Background: Although up to 90% of patients with type 2 diabetes mellitus (T2DM) have obstructive sleep apnea (OSA), the rate at which primary care providers diagnose OSA in patients with diabetes has not been assessed.
Methods: A retrospective, population-based, multiclinic study was performed to determine the proportion of patients with T2DM managed in primary care clinics who were given a diagnosis of OSA and to identify factors associated with an OSA diagnosis. Electronic health records of adult patients with a diagnosis of T2DM were reviewed for a coexisting diagnosis of OSA, and the diagnostic prevalence of OSA was compared with the expected prevalence.
Results: A total of 16,066 patients with diabetes with one or more primary care office visits in 27 primary care ambulatory practices during an 18-month period from 2009 to 2010 were identified. Analysis revealed that 18% of the study population received an OSA diagnosis, which is less than the 54% to 94% prevalence reported previously. The 23% prevalence of OSA among obese study patients was lower than the expected 87% prevalence. In a logistic model, male sex, BMI, several chronic conditions, and lower low-density lipoprotein levels and hemoglobin A1c identified patients more likely to carry an OSA diagnosis (likelihood ratio, χ(2) = 1,713; P < .0001).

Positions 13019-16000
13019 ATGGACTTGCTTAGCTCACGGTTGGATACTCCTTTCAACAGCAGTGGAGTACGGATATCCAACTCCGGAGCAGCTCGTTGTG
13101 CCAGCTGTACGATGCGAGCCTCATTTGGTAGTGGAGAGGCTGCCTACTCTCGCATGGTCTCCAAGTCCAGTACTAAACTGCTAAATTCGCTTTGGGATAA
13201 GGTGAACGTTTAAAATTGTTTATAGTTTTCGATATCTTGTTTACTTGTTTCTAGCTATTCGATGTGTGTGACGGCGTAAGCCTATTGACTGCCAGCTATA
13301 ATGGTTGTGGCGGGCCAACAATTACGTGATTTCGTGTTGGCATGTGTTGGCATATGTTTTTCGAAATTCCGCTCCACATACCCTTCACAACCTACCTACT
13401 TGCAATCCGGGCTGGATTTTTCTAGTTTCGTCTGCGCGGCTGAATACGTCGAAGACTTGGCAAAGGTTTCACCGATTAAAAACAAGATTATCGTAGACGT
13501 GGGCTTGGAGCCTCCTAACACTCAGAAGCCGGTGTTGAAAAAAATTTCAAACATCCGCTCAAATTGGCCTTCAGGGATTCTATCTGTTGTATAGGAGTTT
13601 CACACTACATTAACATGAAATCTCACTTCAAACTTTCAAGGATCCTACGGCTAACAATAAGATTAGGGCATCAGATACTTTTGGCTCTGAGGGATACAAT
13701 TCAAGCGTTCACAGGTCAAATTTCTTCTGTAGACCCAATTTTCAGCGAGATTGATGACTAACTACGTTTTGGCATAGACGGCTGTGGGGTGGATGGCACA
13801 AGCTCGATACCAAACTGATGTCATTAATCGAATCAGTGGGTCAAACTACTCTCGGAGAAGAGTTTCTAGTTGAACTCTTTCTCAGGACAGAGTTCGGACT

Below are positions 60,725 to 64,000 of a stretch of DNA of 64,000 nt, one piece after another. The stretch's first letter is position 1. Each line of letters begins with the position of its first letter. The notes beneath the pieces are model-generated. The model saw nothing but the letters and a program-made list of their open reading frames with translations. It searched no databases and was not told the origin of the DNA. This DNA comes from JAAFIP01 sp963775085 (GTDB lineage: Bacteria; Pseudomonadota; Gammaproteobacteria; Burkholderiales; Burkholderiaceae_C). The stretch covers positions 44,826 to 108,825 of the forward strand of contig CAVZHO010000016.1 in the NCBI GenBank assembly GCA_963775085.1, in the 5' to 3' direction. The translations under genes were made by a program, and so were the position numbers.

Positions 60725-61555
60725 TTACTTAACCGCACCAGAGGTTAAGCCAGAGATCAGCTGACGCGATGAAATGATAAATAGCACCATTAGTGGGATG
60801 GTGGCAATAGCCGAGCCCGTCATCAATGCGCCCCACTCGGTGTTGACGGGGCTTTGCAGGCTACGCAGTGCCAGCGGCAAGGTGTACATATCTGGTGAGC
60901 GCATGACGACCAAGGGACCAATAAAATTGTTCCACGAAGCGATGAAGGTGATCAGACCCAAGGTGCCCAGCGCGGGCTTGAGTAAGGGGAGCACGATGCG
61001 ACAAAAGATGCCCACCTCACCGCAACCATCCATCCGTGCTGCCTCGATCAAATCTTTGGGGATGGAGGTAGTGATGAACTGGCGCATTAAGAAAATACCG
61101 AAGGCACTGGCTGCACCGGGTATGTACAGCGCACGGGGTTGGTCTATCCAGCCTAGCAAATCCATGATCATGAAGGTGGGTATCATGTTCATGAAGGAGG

Conclusions: Primary care providers underdiagnose OSA in patients with T2DM. Obese men with comorbid chronic health conditions are more likely to receive a diagnosis of OSA. Efforts to improve awareness of the association of OSA with T2DM and to implement OSA screening tools should target primary care physicians.